The Columbia Class submarine is an upcoming class of nuclear submarines armed with Trident missile
According to a contract published by the United States Department of Defense (DoD) on December 18, 2020, Lockheed Martin Corp., Rotary and Mission Systems, Mitchel Field, New York, is awarded a $9,273,205 cost-plus-incentive-fee and cost-plus-fixed-fee contract modification to previously awarded and announced a contract for the U.S. and United Kingdom (U.K.) to provide strategic weapon system Trident fleet support, Trident II SSP Shipboard Integration (SSI) Increment 8, SSI Increment 16, Columbia class and U.K. Dreadnought class navigation subsystem development efforts.
The Columbia (SSBN-826) class is a program to design and build a class of 12 new ballistic missile submarines (SSBNs) to replace the Navy’s current force of 14 agings Ohio-class SSBNs. The Navy wants to procure the first Columbia-class boat in FY (Fiscal Year) 2021. Research and development work on the program has been underway for several years, and advance procurement (AP) funding for the first boat began in FY2017.
The Columbia-class is new generation of nuclear-powered submarine build for the U.S. Navy as well as for the United Kingdom under the class name Dreadnought. The submarine will be equipped with 16 missile launch tubes instead of 24 missile launch tubes on Ohio-class submarines able to launch Trident submarine-launched ballistic missile.
The Trident II D5 is the latest generation of the U.S. Navy’s submarine-launched fleet ballistic missiles, following the highly successful Polaris, Poseidon, and Trident I C4 programs. First deployed in 1990, the Trident II D5 missile is currently aboard OHIO-class and British VANGUARD-class submarines.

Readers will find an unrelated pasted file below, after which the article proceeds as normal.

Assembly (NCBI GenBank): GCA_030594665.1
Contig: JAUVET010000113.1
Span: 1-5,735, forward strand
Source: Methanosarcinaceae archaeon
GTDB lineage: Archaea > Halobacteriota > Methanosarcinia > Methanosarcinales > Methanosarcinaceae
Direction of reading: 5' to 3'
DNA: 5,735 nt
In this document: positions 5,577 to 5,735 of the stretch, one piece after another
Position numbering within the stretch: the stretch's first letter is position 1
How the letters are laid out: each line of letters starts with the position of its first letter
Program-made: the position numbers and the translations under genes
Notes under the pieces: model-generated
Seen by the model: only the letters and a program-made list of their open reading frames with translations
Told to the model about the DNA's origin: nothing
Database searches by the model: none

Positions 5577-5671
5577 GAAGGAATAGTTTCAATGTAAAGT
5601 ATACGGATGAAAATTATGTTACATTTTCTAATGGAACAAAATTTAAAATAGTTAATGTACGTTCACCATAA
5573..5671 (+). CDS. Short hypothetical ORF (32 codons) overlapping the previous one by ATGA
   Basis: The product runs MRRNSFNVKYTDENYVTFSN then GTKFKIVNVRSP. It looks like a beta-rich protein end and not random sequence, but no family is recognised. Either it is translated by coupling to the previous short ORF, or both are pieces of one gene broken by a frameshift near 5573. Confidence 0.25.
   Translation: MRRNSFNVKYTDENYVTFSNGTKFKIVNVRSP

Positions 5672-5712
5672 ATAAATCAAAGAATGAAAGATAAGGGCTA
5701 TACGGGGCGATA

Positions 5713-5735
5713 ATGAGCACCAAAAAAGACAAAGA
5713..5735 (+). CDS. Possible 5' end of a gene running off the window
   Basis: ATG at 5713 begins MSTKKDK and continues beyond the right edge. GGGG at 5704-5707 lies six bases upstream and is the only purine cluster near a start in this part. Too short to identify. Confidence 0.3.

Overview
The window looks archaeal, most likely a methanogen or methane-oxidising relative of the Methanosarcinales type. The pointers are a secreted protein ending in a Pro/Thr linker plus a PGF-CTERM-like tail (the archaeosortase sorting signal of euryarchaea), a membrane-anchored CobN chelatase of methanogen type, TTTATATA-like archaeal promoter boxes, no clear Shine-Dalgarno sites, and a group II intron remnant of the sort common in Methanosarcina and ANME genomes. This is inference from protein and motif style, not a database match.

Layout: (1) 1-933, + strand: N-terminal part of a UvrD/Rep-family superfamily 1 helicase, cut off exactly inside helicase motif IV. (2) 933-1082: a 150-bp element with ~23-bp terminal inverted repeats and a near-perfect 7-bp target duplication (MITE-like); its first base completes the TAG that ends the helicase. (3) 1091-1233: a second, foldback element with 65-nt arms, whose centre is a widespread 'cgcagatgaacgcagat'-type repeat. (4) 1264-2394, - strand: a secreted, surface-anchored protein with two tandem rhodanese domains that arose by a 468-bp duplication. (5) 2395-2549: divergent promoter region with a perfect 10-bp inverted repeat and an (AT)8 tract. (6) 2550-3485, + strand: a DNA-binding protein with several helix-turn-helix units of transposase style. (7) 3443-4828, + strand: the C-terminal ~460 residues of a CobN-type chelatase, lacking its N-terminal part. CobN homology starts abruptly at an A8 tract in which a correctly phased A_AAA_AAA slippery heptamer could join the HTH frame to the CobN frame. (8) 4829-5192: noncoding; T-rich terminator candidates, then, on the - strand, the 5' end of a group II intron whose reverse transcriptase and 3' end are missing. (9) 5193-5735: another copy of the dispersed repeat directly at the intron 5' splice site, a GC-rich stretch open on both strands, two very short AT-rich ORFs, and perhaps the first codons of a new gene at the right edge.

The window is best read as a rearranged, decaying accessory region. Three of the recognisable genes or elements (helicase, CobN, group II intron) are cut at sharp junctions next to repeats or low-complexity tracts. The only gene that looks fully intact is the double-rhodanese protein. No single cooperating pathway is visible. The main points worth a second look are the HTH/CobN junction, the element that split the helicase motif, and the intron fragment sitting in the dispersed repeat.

Lockheed Martin Space Systems Company, the Navy’s Trident missile prime contractor, developed and produced the missile and support equipment. The company also supplies technical and logistical support at sites where the missiles are deployed.
The launch of Trident missile from the submarine occurs below the sea surface. The missiles are ejected from their tubes by igniting an explosive charge in a separate container which is separated by seventeen titanium alloy pinnacles activated by a double alloy steam system.
The Trident missile is fitted with an Inertial Guidance System with an additional Star-Sighting system (this combination is known as astro-inertial guidance), which is used to correct small position and velocity errors that result from launch condition uncertainties due to errors in the submarine navigation system and errors that may have accumulated in the guidance system during the flight due to imperfect instrument calibration. It has a maximum firing range of 7,360 km (4,000 nautical miles).